…Oh Lord, I’m so pagan……..

My Dad
My dad pretty much grew up in poverty.  Kind of like his dad, he has this idea of trying to give me and my siblings the life he was never able to have.  He’s the typical Korean dad who will work himself like a dog just so he can see his kids have nice things.  However, he always knew what was best for us and beat any notions of being spoiled out of us.  Like literally.  When I speak in Korean it sounds like I have special needs, but I’m fluent in “discipline-Korean.”  Yet his discipline was always mixed with love, and even when he beat the crap out of me, there really was no doubt in my mind that he was the same person I could go to whenever I needed anything.

This is the main reason why I never told my parents about me getting hit by a truck while riding my bike (this will be elaborated on in a later entry).   This is an email he sent me a couple days ago:

Hi Steve,

I have been praying about your car.
I have been looking into used car, new car, even temporary  rental car.
I just can’t stand you riding a bike in cold weather.

Well, God answered prayer.

Your grandfather quitted driving and they were about to donate the car.
It’s 97 Altima.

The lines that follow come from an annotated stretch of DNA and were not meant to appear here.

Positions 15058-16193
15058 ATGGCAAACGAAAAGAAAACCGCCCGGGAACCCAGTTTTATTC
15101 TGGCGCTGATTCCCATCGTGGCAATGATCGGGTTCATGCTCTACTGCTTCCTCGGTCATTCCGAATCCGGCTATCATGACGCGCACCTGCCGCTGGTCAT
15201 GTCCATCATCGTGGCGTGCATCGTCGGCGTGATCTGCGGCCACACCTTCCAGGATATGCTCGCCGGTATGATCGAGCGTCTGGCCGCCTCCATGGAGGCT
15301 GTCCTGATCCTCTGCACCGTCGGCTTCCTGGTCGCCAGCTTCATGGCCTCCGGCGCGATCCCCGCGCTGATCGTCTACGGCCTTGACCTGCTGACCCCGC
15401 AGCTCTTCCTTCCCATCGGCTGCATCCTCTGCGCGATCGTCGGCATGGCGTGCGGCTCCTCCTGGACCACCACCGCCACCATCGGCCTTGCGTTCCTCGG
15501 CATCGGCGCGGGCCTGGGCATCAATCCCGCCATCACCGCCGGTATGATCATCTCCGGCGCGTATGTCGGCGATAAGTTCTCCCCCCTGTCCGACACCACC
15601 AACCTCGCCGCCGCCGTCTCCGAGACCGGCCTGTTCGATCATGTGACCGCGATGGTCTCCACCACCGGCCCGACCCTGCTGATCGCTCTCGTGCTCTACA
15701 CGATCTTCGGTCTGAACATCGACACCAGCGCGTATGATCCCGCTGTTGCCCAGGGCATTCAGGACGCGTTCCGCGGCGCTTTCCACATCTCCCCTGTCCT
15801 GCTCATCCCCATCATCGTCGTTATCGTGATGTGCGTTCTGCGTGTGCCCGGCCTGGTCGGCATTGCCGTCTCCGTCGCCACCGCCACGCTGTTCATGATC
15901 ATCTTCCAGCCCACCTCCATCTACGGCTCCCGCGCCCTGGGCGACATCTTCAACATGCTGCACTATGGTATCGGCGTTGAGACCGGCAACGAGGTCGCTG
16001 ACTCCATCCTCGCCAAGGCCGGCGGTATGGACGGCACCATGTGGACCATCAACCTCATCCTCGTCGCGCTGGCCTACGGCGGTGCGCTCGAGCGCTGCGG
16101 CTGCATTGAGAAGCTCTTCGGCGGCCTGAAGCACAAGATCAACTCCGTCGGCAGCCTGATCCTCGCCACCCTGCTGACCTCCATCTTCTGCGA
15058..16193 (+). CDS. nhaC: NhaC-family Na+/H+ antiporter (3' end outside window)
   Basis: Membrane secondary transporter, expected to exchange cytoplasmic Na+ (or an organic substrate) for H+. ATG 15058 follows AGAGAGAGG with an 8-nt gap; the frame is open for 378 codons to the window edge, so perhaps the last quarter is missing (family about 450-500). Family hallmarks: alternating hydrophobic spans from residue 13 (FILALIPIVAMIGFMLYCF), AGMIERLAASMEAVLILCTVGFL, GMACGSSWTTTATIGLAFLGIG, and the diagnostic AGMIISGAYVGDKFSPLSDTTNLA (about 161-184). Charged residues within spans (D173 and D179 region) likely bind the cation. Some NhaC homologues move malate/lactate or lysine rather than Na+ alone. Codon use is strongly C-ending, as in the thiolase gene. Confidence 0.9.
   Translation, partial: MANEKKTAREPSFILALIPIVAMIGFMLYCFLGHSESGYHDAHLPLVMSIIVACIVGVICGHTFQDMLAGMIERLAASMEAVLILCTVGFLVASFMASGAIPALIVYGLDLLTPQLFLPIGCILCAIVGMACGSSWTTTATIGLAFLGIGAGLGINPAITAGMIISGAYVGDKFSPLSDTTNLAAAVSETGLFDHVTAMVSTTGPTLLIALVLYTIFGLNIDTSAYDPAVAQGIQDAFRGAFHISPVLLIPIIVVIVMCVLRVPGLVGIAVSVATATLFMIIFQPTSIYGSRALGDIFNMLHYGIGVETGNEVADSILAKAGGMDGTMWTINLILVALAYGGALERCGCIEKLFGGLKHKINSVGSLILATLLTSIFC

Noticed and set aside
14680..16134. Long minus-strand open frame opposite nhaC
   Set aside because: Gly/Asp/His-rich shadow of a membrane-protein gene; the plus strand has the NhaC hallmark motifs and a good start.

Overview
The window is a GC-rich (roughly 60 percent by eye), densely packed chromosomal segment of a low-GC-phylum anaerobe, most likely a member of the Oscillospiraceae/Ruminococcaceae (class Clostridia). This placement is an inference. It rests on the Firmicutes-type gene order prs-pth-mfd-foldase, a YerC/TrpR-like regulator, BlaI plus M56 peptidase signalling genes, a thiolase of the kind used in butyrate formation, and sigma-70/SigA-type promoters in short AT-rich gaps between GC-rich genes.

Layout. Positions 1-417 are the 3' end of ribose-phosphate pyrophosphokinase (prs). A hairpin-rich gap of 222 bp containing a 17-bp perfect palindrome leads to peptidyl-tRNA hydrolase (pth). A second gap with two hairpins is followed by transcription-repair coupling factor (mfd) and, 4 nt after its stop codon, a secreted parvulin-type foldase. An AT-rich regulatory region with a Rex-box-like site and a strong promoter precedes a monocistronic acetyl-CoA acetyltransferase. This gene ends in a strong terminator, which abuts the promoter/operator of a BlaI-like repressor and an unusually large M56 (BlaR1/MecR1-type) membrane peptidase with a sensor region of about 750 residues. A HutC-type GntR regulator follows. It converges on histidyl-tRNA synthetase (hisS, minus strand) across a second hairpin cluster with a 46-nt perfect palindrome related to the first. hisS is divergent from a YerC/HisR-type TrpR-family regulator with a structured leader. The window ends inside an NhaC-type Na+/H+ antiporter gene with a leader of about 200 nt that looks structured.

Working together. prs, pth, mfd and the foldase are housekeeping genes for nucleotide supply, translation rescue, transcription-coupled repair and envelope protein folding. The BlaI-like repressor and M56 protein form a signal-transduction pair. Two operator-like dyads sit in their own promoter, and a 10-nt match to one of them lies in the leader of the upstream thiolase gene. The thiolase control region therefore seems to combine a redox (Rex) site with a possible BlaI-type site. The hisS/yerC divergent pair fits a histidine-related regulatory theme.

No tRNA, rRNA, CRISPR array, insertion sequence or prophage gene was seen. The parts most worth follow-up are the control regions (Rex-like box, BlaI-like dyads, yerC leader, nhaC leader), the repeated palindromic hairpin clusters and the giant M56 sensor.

I will pick it up and service it and get it ready for you when you come down.


Like honestly, if that’s how he reacts when he hears I’m biking to Parkland twice a week, I’m not going to tell him how close I was to dying.  He’ll like come down every Monday and Wednesday to personally drive me to class.  I kinda said that facetiously, but I actually don’t think that’s a joke, hahaha.  My family is beyond ridiculous.

Why I’m Thankful
-My parents are real, personal, examples of Christ-like character.  Haha because of this, if I ever want to fake it, I know what to look like.

-Both my parents grew up poor.  Our family has fallen on some hard times over the past few years but it never changed them.  I think it’s because they grew up knowing how to live with nothing that when it’s time to be poor again, it’s really no problem.  The more I think about this in our materialistic society, the more mind boggling this becomes.